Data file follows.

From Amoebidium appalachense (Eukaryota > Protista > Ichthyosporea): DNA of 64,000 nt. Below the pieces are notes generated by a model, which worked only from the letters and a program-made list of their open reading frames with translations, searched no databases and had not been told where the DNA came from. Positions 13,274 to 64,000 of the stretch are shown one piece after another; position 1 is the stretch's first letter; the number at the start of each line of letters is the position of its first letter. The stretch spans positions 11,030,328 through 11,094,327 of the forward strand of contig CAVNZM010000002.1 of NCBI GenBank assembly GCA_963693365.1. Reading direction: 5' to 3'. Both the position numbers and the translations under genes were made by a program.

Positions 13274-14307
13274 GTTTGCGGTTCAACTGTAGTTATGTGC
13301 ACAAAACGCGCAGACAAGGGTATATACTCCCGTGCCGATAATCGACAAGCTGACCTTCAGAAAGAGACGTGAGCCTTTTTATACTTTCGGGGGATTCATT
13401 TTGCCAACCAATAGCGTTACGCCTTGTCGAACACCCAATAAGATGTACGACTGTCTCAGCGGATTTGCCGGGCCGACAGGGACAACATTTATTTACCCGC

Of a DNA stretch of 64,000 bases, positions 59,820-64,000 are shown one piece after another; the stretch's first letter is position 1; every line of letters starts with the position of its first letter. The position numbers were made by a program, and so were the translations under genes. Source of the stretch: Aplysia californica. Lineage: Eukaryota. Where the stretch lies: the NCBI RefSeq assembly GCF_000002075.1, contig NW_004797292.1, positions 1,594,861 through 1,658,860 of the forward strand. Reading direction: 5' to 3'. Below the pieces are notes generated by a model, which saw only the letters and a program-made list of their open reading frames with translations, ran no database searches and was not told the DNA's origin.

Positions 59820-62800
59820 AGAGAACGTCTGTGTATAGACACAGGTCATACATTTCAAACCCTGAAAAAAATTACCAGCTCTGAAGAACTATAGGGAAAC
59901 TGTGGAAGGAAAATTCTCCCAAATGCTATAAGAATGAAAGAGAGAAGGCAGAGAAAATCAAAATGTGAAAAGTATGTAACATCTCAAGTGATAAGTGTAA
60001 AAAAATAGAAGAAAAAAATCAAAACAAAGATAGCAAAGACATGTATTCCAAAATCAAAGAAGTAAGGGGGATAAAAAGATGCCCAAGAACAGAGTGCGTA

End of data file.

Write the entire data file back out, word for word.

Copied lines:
From Amoebidium appalachense (Eukaryota > Protista > Ichthyosporea): DNA of 64,000 nt. Below the pieces are notes generated by a model, which worked only from the letters and a program-made list of their open reading frames with translations, searched no databases and had not been told where the DNA came from. Positions 13,274 to 64,000 of the stretch are shown one piece after another; position 1 is the stretch's first letter; the number at the start of each line of letters is the position of its first letter. The stretch spans positions 11,030,328 through 11,094,327 of the forward strand of contig CAVNZM010000002.1 of NCBI GenBank assembly GCA_963693365.1. Reading direction: 5' to 3'. Both the position numbers and the translations under genes were made by a program.

Positions 13274-14307
13274 GTTTGCGGTTCAACTGTAGTTATGTGC
13301 ACAAAACGCGCAGACAAGGGTATATACTCCCGTGCCGATAATCGACAAGCTGACCTTCAGAAAGAGACGTGAGCCTTTTTATACTTTCGGGGGATTCATT
13401 TTGCCAACCAATAGCGTTACGCCTTGTCGAACACCCAATAAGATGTACGACTGTCTCAGCGGATTTGCCGGGCCGACAGGGACAACATTTATTTACCCGC

Of a DNA stretch of 64,000 bases, positions 59,820-64,000 are shown one piece after another; the stretch's first letter is position 1; every line of letters starts with the position of its first letter. The position numbers were made by a program, and so were the translations under genes. Source of the stretch: Aplysia californica. Lineage: Eukaryota. Where the stretch lies: the NCBI RefSeq assembly GCF_000002075.1, contig NW_004797292.1, positions 1,594,861 through 1,658,860 of the forward strand. Reading direction: 5' to 3'. Below the pieces are notes generated by a model, which saw only the letters and a program-made list of their open reading frames with translations, ran no database searches and was not told the DNA's origin.

Positions 59820-62800
59820 AGAGAACGTCTGTGTATAGACACAGGTCATACATTTCAAACCCTGAAAAAAATTACCAGCTCTGAAGAACTATAGGGAAAC
59901 TGTGGAAGGAAAATTCTCCCAAATGCTATAAGAATGAAAGAGAGAAGGCAGAGAAAATCAAAATGTGAAAAGTATGTAACATCTCAAGTGATAAGTGTAA
60001 AAAAATAGAAGAAAAAAATCAAAACAAAGATAGCAAAGACATGTATTCCAAAATCAAAGAAGTAAGGGGGATAAAAAGATGCCCAAGAACAGAGTGCGTA